For a team coming off 104-losses, the Royals enter this season with a surprisingly set lineup. Barring injury, we pretty much know seven of the starters will be. All-Star Salvador Perez will be behind the plate. Ryan O’Hearn will spend most of the time at first, although he may sit against some lefties. Whit Merrifield will still move around, but will start mostly at second. Wunderkind Adalberto Mondesi will start at shortstop. Hunter Dozier will get a crack at third. Alex Gordon and his Gold Glove will patrol left field. Speedy Billy Hamilton will roam center. Jorge Soler will likely spend most of his time at designated hitter.
That leaves right field as the position that is still up in the air at the outset of spring training. The Royals have had six different players start in right field on Opening Day in the last six years (Jorge Soler, Paulo Orlando, Reymond Fuentes, Alex Rios, Nori Aoki, and Jeff Francouer). It seems likely that a seventh different player will start this year. But who will be standing out there on March 28 against the White Sox? Let’s look at the candidates.
Amazingly, Bonifacio has the most Major League experience of the right field candidates with 182 games under his belt. He would seem to be the incumbent, having started 92 games in right for the Royals in 2017, his rookie season. He held his own, hitting .255/.320/.432 with 17 home runs in 422 plate appearances. However he was hit with an 80-game suspension the next year for testing postitive for Boldenone, a horse steroid.
When he returned, he was not the same hitter. He hit just four home runs in 270 plate appearances, and his ISO fell to .135. His hard-hit rate was actually up in his return in 2018, according to data from Statcast, as was his launch angle and flyball rate, but his exit velocity was down and the average distance of his flyballs fell from 325 feet in 2017 to 310 in 2018. The decline in numbers associated with strength following a suspension for performance-enhancing drugs may cause concerns that 2017 was a fluke.
Bonifacio is probably the poorest defender among the candidates to start in right field, and the club’s emphasis on getting back to speed and defense will work against him. He has an option year remaining so you could see the Royals sending him back to Omaha to figure out his swing.
I feel like Goodwin gets dismissed easily by a lot of Royals fans because injuries robbed us of a chance to see him much after he was acquired from the Nationals in July. Goodwin missed over two months last season with a wrist injury in April and a groin injury in August. But in 2017 with the Nationals he hit .251/.313/.498 with 13 home runs in 278 plate appearance in a part-time role - no Royals outfielder with at least 250 plate appearances has slugged that well in a season since Alex Gordon in 2011.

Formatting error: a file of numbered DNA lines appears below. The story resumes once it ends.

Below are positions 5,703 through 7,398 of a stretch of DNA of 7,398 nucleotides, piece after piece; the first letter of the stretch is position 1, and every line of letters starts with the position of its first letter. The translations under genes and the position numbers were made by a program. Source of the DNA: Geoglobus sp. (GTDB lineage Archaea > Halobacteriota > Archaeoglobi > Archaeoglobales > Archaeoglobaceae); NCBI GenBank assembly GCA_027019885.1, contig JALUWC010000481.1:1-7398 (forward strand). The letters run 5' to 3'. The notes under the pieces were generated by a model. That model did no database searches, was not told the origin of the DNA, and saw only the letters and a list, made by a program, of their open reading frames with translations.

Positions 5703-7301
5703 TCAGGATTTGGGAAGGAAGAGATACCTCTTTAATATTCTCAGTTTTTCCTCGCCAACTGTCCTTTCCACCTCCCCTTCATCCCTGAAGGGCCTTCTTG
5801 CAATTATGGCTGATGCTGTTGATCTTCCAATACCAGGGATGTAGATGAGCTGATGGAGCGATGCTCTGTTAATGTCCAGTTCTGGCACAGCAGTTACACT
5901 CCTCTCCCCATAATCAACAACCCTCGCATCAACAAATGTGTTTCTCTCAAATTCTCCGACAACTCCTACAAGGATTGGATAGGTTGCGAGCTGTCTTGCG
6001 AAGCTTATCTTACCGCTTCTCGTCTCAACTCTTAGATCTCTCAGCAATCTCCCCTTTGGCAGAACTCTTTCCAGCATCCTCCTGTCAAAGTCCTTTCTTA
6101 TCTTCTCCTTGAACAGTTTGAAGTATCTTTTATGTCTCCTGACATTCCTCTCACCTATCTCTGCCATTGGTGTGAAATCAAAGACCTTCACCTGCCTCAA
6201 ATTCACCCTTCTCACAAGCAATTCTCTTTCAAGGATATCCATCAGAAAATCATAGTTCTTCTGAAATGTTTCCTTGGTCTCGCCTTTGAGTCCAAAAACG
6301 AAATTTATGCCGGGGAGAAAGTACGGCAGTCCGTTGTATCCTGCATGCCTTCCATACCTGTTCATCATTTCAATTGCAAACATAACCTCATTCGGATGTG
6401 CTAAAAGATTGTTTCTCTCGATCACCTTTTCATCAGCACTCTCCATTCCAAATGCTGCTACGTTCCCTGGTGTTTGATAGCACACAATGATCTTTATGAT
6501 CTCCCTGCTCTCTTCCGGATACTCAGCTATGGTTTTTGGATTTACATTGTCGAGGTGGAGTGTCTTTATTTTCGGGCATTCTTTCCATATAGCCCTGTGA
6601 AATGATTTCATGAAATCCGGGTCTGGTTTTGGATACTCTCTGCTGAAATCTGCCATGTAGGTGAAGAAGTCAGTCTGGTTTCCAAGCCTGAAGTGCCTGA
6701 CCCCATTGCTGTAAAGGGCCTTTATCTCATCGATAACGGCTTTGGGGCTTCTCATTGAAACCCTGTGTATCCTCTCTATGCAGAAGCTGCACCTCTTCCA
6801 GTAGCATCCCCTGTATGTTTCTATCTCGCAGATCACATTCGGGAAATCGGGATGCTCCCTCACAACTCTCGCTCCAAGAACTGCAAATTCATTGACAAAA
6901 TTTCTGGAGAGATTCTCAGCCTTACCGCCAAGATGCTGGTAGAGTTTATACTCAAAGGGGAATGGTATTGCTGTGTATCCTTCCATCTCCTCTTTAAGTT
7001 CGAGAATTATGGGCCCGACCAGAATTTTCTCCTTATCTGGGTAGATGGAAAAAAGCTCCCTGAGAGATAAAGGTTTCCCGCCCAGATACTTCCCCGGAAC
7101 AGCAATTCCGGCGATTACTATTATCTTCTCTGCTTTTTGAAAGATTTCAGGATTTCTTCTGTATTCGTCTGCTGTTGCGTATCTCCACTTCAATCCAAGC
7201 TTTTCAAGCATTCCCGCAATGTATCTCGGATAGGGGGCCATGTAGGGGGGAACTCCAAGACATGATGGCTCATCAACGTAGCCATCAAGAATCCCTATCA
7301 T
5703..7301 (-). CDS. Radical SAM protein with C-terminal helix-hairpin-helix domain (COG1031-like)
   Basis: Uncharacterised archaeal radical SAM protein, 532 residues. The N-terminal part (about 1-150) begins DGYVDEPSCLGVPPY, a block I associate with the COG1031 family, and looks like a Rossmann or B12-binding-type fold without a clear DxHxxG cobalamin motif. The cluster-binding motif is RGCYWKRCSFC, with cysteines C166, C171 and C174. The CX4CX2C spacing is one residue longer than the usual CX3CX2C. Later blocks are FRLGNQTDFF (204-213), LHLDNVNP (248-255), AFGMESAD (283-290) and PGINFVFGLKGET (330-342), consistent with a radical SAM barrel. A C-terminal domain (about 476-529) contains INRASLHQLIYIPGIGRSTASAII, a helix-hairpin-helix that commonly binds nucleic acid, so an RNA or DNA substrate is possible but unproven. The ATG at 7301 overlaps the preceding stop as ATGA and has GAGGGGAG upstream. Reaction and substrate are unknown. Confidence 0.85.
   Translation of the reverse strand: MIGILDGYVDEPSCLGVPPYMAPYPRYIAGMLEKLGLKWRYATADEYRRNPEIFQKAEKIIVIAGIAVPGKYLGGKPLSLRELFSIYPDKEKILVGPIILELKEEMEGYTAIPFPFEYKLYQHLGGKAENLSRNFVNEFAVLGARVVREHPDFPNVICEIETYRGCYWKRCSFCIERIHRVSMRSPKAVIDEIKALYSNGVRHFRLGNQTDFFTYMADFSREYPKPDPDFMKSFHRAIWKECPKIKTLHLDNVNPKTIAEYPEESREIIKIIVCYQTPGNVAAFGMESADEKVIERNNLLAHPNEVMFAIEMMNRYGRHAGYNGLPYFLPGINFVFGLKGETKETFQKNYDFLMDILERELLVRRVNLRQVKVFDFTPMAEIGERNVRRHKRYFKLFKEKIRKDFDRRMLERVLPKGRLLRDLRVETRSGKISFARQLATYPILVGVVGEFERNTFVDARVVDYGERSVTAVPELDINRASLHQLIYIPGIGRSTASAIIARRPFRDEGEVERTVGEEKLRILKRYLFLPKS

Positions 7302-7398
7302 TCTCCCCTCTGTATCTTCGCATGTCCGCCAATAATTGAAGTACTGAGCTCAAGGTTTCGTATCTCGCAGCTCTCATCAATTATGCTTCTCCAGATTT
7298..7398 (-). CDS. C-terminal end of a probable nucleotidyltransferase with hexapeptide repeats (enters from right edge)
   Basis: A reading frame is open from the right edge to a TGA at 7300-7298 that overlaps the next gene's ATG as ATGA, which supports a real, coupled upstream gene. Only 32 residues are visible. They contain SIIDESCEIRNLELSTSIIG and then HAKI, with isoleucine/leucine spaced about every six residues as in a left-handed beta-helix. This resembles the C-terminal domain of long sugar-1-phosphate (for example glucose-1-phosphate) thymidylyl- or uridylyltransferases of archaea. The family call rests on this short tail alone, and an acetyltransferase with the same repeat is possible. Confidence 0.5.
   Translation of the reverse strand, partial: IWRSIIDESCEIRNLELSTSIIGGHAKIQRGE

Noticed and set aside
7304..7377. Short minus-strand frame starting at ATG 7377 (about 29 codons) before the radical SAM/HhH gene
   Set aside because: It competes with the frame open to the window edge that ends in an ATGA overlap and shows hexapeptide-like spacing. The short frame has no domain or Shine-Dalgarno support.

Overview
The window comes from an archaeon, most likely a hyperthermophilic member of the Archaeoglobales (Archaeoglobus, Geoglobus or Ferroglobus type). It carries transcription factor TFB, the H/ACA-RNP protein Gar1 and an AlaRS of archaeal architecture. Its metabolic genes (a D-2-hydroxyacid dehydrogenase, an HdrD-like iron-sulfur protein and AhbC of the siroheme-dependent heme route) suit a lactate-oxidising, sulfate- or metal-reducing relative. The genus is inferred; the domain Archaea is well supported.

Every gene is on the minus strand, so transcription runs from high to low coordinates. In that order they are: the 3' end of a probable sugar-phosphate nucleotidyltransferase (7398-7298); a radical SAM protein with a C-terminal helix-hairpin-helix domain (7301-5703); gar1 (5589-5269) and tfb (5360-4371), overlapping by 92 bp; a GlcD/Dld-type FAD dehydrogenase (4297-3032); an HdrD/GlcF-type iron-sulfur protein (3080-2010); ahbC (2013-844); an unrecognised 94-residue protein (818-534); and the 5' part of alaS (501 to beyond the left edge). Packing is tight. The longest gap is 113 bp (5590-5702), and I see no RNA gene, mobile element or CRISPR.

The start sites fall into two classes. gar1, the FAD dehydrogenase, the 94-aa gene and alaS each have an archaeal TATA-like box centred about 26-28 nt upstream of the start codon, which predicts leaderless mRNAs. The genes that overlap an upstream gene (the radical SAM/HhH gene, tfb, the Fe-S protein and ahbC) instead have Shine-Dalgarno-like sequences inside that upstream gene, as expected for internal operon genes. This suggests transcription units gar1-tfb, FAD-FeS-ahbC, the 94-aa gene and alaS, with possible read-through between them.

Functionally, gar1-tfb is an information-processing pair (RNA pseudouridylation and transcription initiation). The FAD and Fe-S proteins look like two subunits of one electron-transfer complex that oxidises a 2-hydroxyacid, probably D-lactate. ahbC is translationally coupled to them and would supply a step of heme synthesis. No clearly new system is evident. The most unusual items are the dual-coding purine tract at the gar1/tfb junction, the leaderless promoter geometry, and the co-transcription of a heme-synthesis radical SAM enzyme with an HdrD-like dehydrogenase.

Goodwin can do a little bit of almost everything - play defense at all three positions, hit for some power, draw some walks, steal some bases. That may suit him more for a reserve role, particuarly since he likely won’t ever hit for much of an average. He was once considered a top prospect but has been very inconsistent, perhaps due to a lack of playing time. He could make for an adequate stop gap starter. with the possibility of breaking out with a chance to play everyday. Goodwin has come into camp in the best shape of his life, and is out of options, which gives him a leg up for making this team.
If the Royals really want to roll with their best defensive outfield on Opening Day, Brett Phillips will be the one standing with Gordon and Hamilton in the Kauffman Stadium outfield. The 24-year old put up terrific defensive numbers after he was acquired from the Brewers, displaying a cannon for an arm.
Phillips has flashed decent speed and power in the minors, but his big issue is making enough contact. He struck out 41% of the time in his 51 big league games last year, the second-highest strikeout rate out of any player with at least 100 plate appearances. His strikeouts weren’t a result of him swinging at everything - he was actually below league-average in how often he was offered at pitches. But when he did swing, he had trouble making contact - he was 22nd-worst out of all such hitters, making contact only 66.7% of the time he swung the bat.
He has come into this season looking to cut down on the whiffs, and his efforts to do so will have a big impact on whether or not he can stick as a big league regular. Phillips has an infectious smile and a goofy attitude that has already made him a fan favorite. But he will need to improve on his career line of .222/.291/.362 in 245 plate appearances to stay on the roster. Phillips has an option year remaining, so the Royals may want to see him make those improvements in Omaha to begin the year.
Others: Terrance Gore looks likely to be a pinch-running specialist, not someone who will make many starts in the outfield. Jorge Soler could play some right field, but his limited range and injury concerns will keep him confined mostly to designated hitter. Chris Owings is expected to play almost regularly all around the field, so don’t be too surprised if he gets the Opening Day assignment. Bubba Starling is off to a hot start this spring, but is no longer on the 40-man roster and will almost certainly begin the year in AAA after nearly a full season lost to injury.
Who should start in right field on Opening Day?
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